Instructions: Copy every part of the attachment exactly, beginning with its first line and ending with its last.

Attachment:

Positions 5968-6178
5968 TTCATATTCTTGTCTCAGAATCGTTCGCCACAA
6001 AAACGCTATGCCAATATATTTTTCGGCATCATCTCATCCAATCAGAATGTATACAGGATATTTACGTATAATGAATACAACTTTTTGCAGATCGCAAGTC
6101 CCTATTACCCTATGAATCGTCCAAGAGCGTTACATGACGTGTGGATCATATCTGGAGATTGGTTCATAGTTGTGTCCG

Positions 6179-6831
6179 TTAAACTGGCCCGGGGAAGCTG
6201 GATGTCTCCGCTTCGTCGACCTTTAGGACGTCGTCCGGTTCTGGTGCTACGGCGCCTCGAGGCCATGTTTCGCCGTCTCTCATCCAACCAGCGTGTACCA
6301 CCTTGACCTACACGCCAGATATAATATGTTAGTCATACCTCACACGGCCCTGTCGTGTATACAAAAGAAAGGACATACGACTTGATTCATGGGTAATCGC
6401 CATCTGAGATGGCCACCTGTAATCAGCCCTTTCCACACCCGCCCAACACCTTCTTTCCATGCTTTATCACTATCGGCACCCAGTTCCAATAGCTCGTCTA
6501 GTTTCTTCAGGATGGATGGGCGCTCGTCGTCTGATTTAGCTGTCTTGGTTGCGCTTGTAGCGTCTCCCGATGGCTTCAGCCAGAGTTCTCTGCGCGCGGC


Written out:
Positions 5968-6178
5968 TTCATATTCTTGTCTCAGAATCGTTCGCCACAA
6001 AAACGCTATGCCAATATATTTTTCGGCATCATCTCATCCAATCAGAATGTATACAGGATATTTACGTATAATGAATACAACTTTTTGCAGATCGCAAGTC
6101 CCTATTACCCTATGAATCGTCCAAGAGCGTTACATGACGTGTGGATCATATCTGGAGATTGGTTCATAGTTGTGTCCG

Positions 6179-6831
6179 TTAAACTGGCCCGGGGAAGCTG
6201 GATGTCTCCGCTTCGTCGACCTTTAGGACGTCGTCCGGTTCTGGTGCTACGGCGCCTCGAGGCCATGTTTCGCCGTCTCTCATCCAACCAGCGTGTACCA
6301 CCTTGACCTACACGCCAGATATAATATGTTAGTCATACCTCACACGGCCCTGTCGTGTATACAAAAGAAAGGACATACGACTTGATTCATGGGTAATCGC
6401 CATCTGAGATGGCCACCTGTAATCAGCCCTTTCCACACCCGCCCAACACCTTCTTTCCATGCTTTATCACTATCGGCACCCAGTTCCAATAGCTCGTCTA
6501 GTTTCTTCAGGATGGATGGGCGCTCGTCGTCTGATTTAGCTGTCTTGGTTGCGCTTGTAGCGTCTCCCGATGGCTTCAGCCAGAGTTCTCTGCGCGCGGC